📚Noisy Deadlines

journal

Overconsumption. I veered off the path of excess consumption of material goods a few years ago. Minimalism was my tool for that. I like the definition given by The Minimalists:

Minimalism is a tool to rid yourself of life’s excess in favor of focusing on what’s important—so you can find happiness, fulfillment, and freedom.

Noticing objects and material stuff around us is easy. It’s visible. We can plan decluttering sessions and visibly see space getting created. Now, what about intangible stuff? Information? Thoughts? Memories? Worry?

I don’t have excess material possessions anymore. Everything I have is enough and fills my needs. That doesn’t mean I live with less than 100 items, it just means I have what I consider is enough for myself and my lifestyle. It’s not about restrictions, it’s about eliminating the superfluous.

But I’ve been consuming and accumulating a lot of digital stuff over the years: hundreds of clipped articles on Evernote, guides and manuals I never read, RSS feeds from dozens of sites, articles to read saved on Instapaper or Pocket, dozens of newsletters cluttering my inbox, social media feeds.

It took a while, but I opted out of many of those digital things and now I think I have only what is meaningful to me:

  • I subscribe to 5 newsletters now, having unsubscribed from dozens in the past months. This amount is not overwhelming to me right now. It feels manageable.
  • I cancelled my Instapaper subscription. I had this idea that I would build a digital library with my notes and all the articles I read over time. I realized it was not important to me. I had more articles than I had time to read them. And the list of unread articles made me feel anxious. So I decided not to collect articles anymore. I much rather read a book.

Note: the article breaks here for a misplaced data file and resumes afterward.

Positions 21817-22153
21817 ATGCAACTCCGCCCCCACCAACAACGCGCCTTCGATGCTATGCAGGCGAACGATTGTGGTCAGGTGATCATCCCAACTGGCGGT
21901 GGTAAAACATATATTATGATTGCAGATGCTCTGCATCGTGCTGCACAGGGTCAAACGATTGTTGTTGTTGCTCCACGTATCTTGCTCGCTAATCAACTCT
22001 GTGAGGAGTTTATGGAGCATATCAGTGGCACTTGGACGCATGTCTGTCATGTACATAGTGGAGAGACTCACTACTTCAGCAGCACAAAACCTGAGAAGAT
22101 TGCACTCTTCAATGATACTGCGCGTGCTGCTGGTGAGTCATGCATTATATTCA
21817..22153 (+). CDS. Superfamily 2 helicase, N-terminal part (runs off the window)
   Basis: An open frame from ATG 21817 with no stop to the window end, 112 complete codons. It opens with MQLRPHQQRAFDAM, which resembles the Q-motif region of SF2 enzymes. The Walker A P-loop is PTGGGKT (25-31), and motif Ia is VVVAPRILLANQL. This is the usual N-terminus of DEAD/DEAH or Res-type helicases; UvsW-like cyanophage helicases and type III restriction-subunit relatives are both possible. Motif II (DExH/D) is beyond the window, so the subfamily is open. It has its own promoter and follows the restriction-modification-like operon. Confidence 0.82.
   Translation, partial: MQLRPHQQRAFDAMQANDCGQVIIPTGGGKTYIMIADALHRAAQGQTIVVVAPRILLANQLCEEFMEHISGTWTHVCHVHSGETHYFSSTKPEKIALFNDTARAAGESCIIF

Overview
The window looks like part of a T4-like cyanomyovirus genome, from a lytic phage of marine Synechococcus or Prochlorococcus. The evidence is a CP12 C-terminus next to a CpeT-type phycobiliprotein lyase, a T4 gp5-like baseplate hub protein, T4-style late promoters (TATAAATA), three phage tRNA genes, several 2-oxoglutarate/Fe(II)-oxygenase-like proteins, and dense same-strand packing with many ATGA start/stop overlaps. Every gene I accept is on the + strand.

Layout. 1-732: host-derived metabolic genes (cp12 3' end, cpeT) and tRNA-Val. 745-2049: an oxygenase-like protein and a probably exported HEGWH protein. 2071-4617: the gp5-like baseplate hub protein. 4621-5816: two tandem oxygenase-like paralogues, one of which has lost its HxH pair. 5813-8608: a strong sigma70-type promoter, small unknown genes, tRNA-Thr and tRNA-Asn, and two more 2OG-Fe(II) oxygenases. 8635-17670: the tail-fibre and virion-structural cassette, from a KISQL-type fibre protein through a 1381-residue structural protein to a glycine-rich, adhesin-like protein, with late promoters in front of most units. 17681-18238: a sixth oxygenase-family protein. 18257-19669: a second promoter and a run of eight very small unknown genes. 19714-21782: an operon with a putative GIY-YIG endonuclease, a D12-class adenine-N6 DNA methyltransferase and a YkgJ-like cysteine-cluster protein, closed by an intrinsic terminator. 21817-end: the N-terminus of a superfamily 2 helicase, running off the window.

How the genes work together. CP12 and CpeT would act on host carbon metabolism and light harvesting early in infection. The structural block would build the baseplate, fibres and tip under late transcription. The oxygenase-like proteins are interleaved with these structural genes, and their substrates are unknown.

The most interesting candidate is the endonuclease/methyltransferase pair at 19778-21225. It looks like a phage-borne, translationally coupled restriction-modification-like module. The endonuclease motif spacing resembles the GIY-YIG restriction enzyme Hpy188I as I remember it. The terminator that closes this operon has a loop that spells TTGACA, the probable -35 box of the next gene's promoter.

• I unsubscribed from dozens (if not hundreds) of RSS feeds. I kept 5 blogs and 1 comic strip (Dilbert) that I still enjoy reading once in a while.
  • I don’t use Evernote anymore. It was too easy to just collect stuff. If I want to take notes I use Standard Notes. Creating > collecting.
  • I stopped listening to a few podcasts. From a list of 15+ podcasts I was subscribed to, I decided to stick with 5 of them. And I don’t feel obliged to listen to all of them. I look at the feed and decide if it is an episode that interests me, otherwise, I just delete it.
  • I stopped using social media.
  • I cut down the time I spent watching YouTube. I still enjoy some science-related channels, but since I stopped using social media, I don’t feel the pull to go to YouTube anymore.
  • I still read books. That’s one type of information that energizes me. And opting out of all the other forms of digital consumption gave me more time to enjoy reading.

I've simplified many aspects of my life already. Little things like creating a uniform for myself (black pants and a shirt) to go to work make it super easy to get dressed up. I don't waste energy in the morning choosing this or that fashion trend. It’s liberating. Same thing with my breakfast: I eat the same meal every day. It's automatic: I prepare my omelet in the morning and that's it.

I feel like I have more headspace now. It’s a subtle change, but it’s there. Things are slowing down in my mind. I don't crave newsfeeds anymore. On the contrary, I cringe when I see any type of random automated endless newsfeed now. I feel calmer. I feel like I can make decisions. Even the smallest ones were hard for me at times: What should I choose from the sandwich menu? Which phone call should I make first? Which book should I read? What do I want for dinner? It’s all clearer now.